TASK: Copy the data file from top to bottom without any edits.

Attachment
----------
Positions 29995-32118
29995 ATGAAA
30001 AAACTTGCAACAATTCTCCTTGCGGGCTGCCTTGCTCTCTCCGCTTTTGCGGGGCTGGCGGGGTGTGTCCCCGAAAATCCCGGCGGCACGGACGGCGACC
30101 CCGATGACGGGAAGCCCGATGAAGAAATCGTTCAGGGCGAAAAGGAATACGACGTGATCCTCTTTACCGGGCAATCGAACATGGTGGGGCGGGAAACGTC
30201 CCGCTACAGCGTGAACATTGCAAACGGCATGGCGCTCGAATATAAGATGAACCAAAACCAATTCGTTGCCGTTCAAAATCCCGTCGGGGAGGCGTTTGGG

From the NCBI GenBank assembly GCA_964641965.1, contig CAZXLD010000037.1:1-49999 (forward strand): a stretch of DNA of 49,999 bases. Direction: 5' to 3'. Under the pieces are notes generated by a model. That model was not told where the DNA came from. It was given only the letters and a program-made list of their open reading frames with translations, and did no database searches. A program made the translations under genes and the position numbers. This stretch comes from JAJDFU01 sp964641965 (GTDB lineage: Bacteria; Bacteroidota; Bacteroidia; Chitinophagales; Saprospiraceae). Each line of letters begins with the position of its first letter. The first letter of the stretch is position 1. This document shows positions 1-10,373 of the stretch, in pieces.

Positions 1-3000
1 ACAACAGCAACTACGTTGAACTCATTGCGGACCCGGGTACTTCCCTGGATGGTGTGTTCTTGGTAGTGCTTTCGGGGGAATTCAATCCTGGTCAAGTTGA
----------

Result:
Positions 29995-32118
29995 ATGAAA
30001 AAACTTGCAACAATTCTCCTTGCGGGCTGCCTTGCTCTCTCCGCTTTTGCGGGGCTGGCGGGGTGTGTCCCCGAAAATCCCGGCGGCACGGACGGCGACC
30101 CCGATGACGGGAAGCCCGATGAAGAAATCGTTCAGGGCGAAAAGGAATACGACGTGATCCTCTTTACCGGGCAATCGAACATGGTGGGGCGGGAAACGTC
30201 CCGCTACAGCGTGAACATTGCAAACGGCATGGCGCTCGAATATAAGATGAACCAAAACCAATTCGTTGCCGTTCAAAATCCCGTCGGGGAGGCGTTTGGG

From the NCBI GenBank assembly GCA_964641965.1, contig CAZXLD010000037.1:1-49999 (forward strand): a stretch of DNA of 49,999 bases. Direction: 5' to 3'. Under the pieces are notes generated by a model. That model was not told where the DNA came from. It was given only the letters and a program-made list of their open reading frames with translations, and did no database searches. A program made the translations under genes and the position numbers. This stretch comes from JAJDFU01 sp964641965 (GTDB lineage: Bacteria; Bacteroidota; Bacteroidia; Chitinophagales; Saprospiraceae). Each line of letters begins with the position of its first letter. The first letter of the stretch is position 1. This document shows positions 1-10,373 of the stretch, in pieces.

Positions 1-3000
1 ACAACAGCAACTACGTTGAACTCATTGCGGACCCGGGTACTTCCCTGGATGGTGTGTTCTTGGTAGTGCTTTCGGGGGAATTCAATCCTGGTCAAGTTGA